Lured by the money offered by the upstart WHA, as well as the role of the top gun of the second year Minnesota Fighting Saints, Walton left the Bruins and arrived in Minnesota. There, he instantly excelled as the team's offensive leader, taking like a duck to water with the wide open style of play in the WHA.
Freed of such things as defensive responsibilities, Walton began scoring at a prolific pace, highlighted by a hat trick on March 3rd in a 5-3 win against the Los Angeles Sharks, four goals in a 8-6 win against the New England Whalers three days later on March 6th for his second consecutive hat trick, which was followed by another four goals on this date in 1974 for his third consecutive hat trick in a 9-5 victory over the Quebec Nordiques, which extended Walton's scoring streak to 16 straight games.
Walton left his opponents in his wake in 1973-74.
As always with any Fighting Saints photos, be sure to note the clear
dasher boards in St. Paul, which were unique to rinks in all of North America
His "hat trick of hat tricks" all came at home and included 11 goals in 3 games as well as setting team records for most goals in a period (3 on March 9th) and most goals in a game (4 on March 6th, which he equalled the very next game on March 9th).
By the end of the 1973-74 season Walton had scored a team record 6 hat tricks on his way to a league leading 57 goals. In addition, he earned 60 assists for 117 total points, which not only led the Fighting Saints, but the entire WHA to earn Walton the Bill Hunter Trophy as the league's scoring leader.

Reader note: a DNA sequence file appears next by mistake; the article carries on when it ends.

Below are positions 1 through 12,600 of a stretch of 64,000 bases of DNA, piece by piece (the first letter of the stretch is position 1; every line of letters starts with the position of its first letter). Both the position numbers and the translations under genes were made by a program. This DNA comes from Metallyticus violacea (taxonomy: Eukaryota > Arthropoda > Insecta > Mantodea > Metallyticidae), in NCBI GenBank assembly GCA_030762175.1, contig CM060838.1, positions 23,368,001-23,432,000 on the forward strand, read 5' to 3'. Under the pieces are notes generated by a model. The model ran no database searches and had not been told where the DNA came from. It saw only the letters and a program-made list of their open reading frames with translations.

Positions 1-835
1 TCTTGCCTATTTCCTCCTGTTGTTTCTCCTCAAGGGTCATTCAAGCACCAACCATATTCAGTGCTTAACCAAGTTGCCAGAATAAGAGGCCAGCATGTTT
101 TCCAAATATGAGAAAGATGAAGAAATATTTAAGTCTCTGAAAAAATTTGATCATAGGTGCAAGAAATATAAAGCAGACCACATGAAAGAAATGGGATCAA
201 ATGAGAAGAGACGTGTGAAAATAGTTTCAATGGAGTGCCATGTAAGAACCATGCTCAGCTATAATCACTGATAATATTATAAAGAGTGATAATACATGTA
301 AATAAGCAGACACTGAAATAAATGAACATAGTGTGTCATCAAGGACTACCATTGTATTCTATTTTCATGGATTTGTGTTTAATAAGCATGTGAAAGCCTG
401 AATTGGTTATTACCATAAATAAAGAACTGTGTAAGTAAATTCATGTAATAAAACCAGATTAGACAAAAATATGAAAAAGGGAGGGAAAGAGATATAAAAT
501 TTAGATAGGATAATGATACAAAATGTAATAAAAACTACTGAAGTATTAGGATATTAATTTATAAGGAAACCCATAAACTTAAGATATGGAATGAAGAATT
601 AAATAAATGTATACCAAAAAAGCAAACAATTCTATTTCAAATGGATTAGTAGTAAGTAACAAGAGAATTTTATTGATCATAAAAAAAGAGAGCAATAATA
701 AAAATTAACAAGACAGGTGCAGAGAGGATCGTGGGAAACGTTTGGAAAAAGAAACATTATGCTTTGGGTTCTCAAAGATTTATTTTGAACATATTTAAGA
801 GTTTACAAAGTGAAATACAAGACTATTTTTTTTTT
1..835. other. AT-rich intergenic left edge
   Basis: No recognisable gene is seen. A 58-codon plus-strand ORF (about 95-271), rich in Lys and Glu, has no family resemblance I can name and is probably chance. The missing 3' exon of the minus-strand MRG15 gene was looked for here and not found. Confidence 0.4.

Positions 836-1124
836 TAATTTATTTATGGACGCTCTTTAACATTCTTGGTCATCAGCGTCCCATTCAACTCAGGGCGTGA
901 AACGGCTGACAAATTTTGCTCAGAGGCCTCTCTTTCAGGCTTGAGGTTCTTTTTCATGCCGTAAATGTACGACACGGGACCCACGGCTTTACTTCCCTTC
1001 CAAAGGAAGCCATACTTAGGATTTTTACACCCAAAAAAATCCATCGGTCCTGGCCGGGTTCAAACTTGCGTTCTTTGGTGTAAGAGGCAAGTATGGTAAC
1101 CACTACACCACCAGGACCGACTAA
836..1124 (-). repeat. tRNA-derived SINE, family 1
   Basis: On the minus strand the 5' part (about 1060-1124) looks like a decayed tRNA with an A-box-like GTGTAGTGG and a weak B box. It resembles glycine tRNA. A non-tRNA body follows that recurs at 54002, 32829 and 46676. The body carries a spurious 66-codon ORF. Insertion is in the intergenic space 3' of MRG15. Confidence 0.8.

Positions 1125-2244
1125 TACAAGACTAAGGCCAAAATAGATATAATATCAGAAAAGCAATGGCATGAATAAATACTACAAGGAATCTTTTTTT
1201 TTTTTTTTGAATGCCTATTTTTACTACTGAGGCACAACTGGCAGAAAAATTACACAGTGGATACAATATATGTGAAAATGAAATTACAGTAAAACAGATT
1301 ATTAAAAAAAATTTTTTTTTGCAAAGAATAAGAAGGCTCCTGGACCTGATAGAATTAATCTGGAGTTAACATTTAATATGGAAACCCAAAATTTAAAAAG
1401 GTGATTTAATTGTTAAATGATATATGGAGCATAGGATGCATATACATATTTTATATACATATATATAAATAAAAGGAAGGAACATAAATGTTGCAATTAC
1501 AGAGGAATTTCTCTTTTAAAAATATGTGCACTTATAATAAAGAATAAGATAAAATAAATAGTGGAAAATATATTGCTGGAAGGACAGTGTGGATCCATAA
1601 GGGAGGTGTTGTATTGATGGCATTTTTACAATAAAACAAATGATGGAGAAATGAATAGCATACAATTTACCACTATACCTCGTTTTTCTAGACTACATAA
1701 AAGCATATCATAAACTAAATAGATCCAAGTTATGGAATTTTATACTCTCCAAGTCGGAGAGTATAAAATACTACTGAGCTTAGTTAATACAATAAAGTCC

Paul Shmyr demonstrates some of the tactics used against Walton
in the WHA, this being a textbook example of hooking
Walton would also set team records for the most shorthanded goals with 9, the most game winning goals with 7 and the most multiple goal games at 14. He would also set records for most points in a period with 4, most points in a game with 6, set on this day as he completed his third consecutive hat trick. Additionally, his 60 assists were also a team record. He then racked up 10 goals and 18 points in 11 playoff games.
During the playoffs, the Fighting Saints defeated the Edmonton Oilers in five games before engaging in an all out slugfest war with the Houston Aeros, a series which saw Houston win in six games, closing out the Fighting Saints in St. Paul, which Walton did not take very well, for after the game was over, Walton, skates and all, marched straight to his car, with his blades making sparks on the concrete as he went, hopped in and drove to a nearby watering hole to drown his sorrows in full gear!
His second season with Minnesota was nearly as successful, with Walton scoring 48 goals and 93 points plus an additional 10 goals and 17 points in 12 playoff games. His final season with the Fighting Saints had Walton at 31 goals and 71 points through 58 games (a pace of 43 goals and 98 points) when the Fighting Saints folded mid-season due to their financial difficulties.